Name: Sandy Pickett
Dream Vacation: Hawaii, but she admits that “Every trip that I’m on is the dream trip.”
Noteworthy Adventures: River tours in Norway through the fjords, the Rhine River in Germany, visiting Ireland, Italy, Paris, Israel, Palestine, Caribbean, Russia, Panama Canal, Costa Rica and Australia. She even went bungee jumping in New Zealand. “I had never thought about bungee jumping,” she explained. “But I said, ‘that sounds like fun.’ I was 69 and I didn’t owe anybody anything, so I did it.”
Hobbies: crocheting, tatting, knitting, going to the theatre and plucking the harp.
How She Describes Herself: “I’m just me.”
Defining adventure in someone requires the examination of character. Undertaking adventure cannot be pinned down to any specific event, it requires more than isolated actions. It represents a habit, the formation of a lifestyle that forces you to live through everyday experiences, to face fears founded in the mistakes of the past and the mystery of the future.
Sandy Pickett is a 74-year-old role model of a lifestyle brimming with adventure. She represents everything that twenty-somethings wish for as they peer into what lies ahead. Despite the fact that a globe would be required to compile a list of the places she has travelled to, she’s very humble about her life and experiences.
“I haven’t had to search for any. The opportunities find me,” she explained.
From river tours in Norway to bungee jumping in New Zealand, Sandy’s explorations are the optimal blend of research and spur-of-the-moment inspiration. She can find adventure anywhere; in the newspaper, on television or on a bulletin board at church.
Sandy’s youth was peppered with adventures. She and her family made the most of their two-week vacations. Along with her husband, Jim, and their three children, she toured the United States and camped in the back of their van, cooking their own food and experiencing the country together.
The death of her husband in 2006 cast a shadow over her adventurous spirit. Activities she had enjoyed such as playing with her homemade harp became difficult to manage. “When my husband was dying, he enjoyed hearing me,” she explained. “When he died, it took a while to get back.”
Loss and grief doesn’t disappear over time, but it can be soothed. Although Sandy admitted she hasn’t played her harp recently, she began fresh after her husband’s passing. She also continued to travel solo after the death of her most faithful travel companions: her husband and mother.
“It was hard going the first time by yourself,” Sandy said. “But people, no matter how much money they make, when you’re traveling they all become just people. They don’t care what you’ve got and haven’t got, what you’ve done or haven’t done. You’re just out to enjoy yourself.”
Just a few months ago Sandy returned from Africa, a trip that combined selflessness and pleasure. After zip lining across Zimbabwe’s Victoria Falls (the largest curtain of falling water in the world and also one of the seven natural wonders of the world), she continued to explore and visited an animal preserve where saw elephants, giraffes, tigers, impala herds, hippos, crocodiles and baboons.
Despite the adrenaline of the zip line and the savanna rife with animals, Sandy found her visit to Africa University to be the most enriching experience. After a donation for the university’s new wing, Sandy was invited to come and visit. Though it wasn’t quite finished when they got there, she was still able to see the plaque dedicated to her husband: James Pickett.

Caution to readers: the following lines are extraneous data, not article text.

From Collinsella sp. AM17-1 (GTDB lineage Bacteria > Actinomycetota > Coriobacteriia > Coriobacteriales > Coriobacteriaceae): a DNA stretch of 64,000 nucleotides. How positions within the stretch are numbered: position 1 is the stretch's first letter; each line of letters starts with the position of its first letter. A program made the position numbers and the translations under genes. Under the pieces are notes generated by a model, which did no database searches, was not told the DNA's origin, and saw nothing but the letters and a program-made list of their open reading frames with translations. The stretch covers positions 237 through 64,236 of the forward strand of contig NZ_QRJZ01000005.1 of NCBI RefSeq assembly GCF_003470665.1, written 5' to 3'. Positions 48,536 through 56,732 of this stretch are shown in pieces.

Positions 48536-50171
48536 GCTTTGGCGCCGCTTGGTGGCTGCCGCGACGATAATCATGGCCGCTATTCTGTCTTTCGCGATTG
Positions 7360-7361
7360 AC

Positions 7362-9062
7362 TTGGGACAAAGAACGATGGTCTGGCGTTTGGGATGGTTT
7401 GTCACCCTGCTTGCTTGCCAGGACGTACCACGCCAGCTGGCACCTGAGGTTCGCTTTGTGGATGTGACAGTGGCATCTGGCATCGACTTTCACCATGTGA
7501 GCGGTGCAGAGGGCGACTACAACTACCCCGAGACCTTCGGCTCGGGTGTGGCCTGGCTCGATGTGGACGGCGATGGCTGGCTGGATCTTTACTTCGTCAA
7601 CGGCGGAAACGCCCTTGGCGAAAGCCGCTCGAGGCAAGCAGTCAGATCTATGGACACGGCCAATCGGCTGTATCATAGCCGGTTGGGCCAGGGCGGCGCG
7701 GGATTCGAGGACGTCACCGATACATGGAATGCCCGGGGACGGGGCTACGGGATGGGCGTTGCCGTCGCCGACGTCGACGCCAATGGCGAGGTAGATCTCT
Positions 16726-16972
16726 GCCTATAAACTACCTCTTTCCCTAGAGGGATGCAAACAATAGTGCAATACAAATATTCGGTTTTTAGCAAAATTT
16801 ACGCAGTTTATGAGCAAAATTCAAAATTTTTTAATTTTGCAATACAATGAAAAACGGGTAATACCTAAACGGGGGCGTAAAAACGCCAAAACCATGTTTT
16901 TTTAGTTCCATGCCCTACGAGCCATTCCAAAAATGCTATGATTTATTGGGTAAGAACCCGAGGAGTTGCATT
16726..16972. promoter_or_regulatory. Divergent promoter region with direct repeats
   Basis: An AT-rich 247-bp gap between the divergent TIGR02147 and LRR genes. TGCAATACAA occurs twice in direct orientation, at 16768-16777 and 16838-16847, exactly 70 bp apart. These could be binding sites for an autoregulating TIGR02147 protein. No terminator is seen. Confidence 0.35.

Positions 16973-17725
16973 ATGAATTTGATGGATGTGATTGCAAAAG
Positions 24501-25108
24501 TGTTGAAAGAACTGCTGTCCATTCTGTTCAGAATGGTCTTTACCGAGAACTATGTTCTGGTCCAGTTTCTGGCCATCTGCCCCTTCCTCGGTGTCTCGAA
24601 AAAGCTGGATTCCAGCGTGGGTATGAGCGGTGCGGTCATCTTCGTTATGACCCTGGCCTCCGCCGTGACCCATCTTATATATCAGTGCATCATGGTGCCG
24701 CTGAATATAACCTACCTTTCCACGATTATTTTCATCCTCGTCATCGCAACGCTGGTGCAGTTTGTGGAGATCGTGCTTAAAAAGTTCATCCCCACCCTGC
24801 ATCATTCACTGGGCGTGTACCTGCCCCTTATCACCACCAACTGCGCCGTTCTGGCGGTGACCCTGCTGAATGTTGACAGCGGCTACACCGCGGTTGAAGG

Sandy explained that Africa University is open to everyone, but many of the students are required to room with students from other countries in the hopes that peace between the younger generations will lead to peace between countries in the future.
For those who are not expert travelers, Sandy offers several simple pieces of advice. The first of which is to pack very little. Much of what we find stuffed into our luggage we will never have any use for. Sandy certainly understands this, and on her trip to Africa, 35 pounds of her 50-pound allowance was books and crayons for the children in an orphanage she would be visiting.
Part of packing light included buying very little in the countries she was visiting. Rather than buying souvenirs, Sandy simply tries to experience each moment and take mental pictures. She tries to remember that “everything is just stuff.” She admitted that her iPhone makes it easier to take pictures, but she still tries to look at the world around her through her own eyes, rather than through a camera lens.
The truth about adventure is that it’s not just about the thrill, it’s about doing something new. It’s about learning that life is made up of the smaller moments that define us.
Sandy’s life emulates excitement in a multitude of ways, not always through travel. Her bravery extends to her everyday life as well. From ordering a build-your-own harp kit, serving as a resident council member at Clark’s Franklin campus where she lives and signing up for a six-week computer course, Sandy is always willing to try new things.
While she loves exploring places beyond West Michigan, she has an adoration for Grand Rapids that is unrivaled. She stays as involved as she possibly can, from seeing new shows to taking her friend to the grocery store.
“There are lots of things going on. Theatre, concerts, Civic Theatre, Broadway Theatre, oldies, the Symphony and the Big Band. My favorite is the theatre.”
A common human reaction to fear is to close our eyes, let the experience wash over us, and resume life when it becomes less frightening. This is not the case with Sandy. She is not without fear, but ensures that the fear never prevents her from living passionately and beyond her usual boundaries.
“Go to enjoy, have fun. Enjoy every moment,” Sandy encouraged. “You can’t expect people to be like you. You can’t expect the places you are to be like home.”